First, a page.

Some Indiana school districts maybe springing a financial surprise on their taxpayers once this national rule
kicks in for 2016. The rules are in compliance with accounting methods that make local governments use more business accounting methods when dealing with pension plans and pension liabilities. These rules are from the Government Accounting Standards Board (GASB) Statement No. 68 and GASB Statement No. 71. Basically, no more utopian math can be used to look at long term bills.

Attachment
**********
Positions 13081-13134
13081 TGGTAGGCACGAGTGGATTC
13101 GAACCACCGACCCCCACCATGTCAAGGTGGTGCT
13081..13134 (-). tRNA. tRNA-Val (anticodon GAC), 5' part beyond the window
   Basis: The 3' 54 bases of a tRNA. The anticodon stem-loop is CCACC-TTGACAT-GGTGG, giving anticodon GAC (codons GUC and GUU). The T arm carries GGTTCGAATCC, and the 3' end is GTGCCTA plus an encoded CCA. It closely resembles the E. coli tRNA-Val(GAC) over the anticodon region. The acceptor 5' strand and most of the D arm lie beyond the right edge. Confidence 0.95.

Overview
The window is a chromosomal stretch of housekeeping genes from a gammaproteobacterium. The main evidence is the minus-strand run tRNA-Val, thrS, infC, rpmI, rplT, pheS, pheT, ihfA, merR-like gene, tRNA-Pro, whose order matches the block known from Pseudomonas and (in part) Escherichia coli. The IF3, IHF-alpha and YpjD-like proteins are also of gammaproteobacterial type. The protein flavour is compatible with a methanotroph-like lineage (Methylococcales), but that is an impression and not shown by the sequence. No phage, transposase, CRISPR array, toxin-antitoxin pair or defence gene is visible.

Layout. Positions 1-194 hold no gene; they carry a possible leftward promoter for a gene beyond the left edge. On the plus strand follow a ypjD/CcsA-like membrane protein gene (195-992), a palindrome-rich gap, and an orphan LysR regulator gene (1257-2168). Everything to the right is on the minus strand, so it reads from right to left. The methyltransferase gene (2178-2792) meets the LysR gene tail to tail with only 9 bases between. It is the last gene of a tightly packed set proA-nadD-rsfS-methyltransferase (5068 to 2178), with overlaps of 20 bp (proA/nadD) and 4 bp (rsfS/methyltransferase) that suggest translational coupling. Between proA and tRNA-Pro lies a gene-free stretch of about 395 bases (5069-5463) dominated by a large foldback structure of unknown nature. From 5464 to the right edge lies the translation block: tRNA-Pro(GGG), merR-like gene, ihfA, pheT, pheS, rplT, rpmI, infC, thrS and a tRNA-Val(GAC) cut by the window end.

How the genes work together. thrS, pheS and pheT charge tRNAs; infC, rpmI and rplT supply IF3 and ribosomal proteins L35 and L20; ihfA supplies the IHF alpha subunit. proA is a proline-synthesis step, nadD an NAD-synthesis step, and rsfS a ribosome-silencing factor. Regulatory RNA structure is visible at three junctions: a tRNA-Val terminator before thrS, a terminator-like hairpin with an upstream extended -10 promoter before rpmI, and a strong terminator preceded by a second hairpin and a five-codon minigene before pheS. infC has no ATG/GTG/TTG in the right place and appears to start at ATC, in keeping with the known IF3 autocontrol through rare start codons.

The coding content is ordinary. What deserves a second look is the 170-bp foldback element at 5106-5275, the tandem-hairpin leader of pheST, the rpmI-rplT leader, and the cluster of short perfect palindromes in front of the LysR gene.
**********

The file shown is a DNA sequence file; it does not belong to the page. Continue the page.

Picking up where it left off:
Here’s an example of a school district out of Wyoming when they did their audit:
In other business, the board Skyped with the school district’s auditor, who said the audit went well. The biggest concern was with GASB 68, which is the Governmental Accounting Standards Board. The school district currently has a net pension liability of $24 million.
Although the school district does not have to pay this immediately, the audit brought it to the board’s attention.
To address this issue, the Wyoming pension rate is being increased to 16.62 percent, so the district will have to pay the unfunded portion through future contributions.